Why require every American to have health insurance?
This mandate in the new health care law is a favorite whipping boy of those who derisively refer to "Obamacare." Republican attorneys general and conservative groups are challenging the requirement in court. Republican campaigns bash it in their advertising.
To understand why they're wrong, and the requirement is necessary, consider the insurance industry's cutoff of children's health coverage in Kentucky and other states.
The new law comes on line over the next four years. The first changes took effect last month. One of them bans insurers from rejecting children who have pre-existing medical conditions. How has the industry responded? By stopping selling policies for children altogether.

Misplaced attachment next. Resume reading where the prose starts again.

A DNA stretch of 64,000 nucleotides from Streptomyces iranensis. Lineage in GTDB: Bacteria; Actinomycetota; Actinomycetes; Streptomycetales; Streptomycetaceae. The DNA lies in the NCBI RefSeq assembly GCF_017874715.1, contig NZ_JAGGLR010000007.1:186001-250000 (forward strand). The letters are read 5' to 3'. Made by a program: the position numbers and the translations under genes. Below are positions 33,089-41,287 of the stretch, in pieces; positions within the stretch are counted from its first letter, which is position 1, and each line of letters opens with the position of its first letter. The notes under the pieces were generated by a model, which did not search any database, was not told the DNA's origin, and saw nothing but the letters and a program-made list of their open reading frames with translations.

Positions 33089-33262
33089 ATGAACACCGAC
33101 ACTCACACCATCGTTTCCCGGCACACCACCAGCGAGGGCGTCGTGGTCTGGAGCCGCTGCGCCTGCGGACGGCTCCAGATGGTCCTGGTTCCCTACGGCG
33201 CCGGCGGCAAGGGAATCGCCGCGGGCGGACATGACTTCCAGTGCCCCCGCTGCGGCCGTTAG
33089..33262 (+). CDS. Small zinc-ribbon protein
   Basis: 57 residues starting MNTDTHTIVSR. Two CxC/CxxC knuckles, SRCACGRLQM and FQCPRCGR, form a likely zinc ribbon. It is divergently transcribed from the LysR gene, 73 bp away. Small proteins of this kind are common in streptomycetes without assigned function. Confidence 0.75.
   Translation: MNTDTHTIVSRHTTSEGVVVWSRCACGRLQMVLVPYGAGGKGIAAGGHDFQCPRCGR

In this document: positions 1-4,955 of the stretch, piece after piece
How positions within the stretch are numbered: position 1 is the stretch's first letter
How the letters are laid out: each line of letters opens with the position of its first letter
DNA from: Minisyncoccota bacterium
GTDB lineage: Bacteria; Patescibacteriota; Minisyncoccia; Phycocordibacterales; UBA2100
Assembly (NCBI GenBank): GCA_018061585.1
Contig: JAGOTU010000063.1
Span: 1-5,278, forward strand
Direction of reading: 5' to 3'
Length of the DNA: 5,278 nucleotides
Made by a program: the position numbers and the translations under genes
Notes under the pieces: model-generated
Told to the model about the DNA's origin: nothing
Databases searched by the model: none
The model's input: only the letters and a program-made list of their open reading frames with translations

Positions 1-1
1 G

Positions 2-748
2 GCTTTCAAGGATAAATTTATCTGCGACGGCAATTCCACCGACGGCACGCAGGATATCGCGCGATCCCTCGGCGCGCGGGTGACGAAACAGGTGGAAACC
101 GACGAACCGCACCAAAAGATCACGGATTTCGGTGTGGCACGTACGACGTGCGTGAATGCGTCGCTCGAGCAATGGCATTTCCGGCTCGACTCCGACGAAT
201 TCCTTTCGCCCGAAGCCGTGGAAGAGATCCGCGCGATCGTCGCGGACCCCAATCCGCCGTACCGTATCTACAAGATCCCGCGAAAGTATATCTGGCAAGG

Not until 2014 does the mandate take effect that will require all but the poorest to buy health insurance or pay a penalty.
Until then, the industry reasons, people will wait until their children are sick or injured to sign up. The industry is unsure how to underwrite that risk and says the high cost of treating an influx of sick kids would impose undue rate hikes on the rest of its individual customers.
So, insurers, including Humana and Anthem, are pulling out of the small portion of the market represented by children-only policies. (Most kids, as well as most working-age adults, are covered by employer group plans.)
Kentucky Insurance Commissioner Sharon Clark has summoned insurers to explain themselves at an Oct. 13 hearing in Frankfort.
To read the complete editorial, visit www.kentucky.com.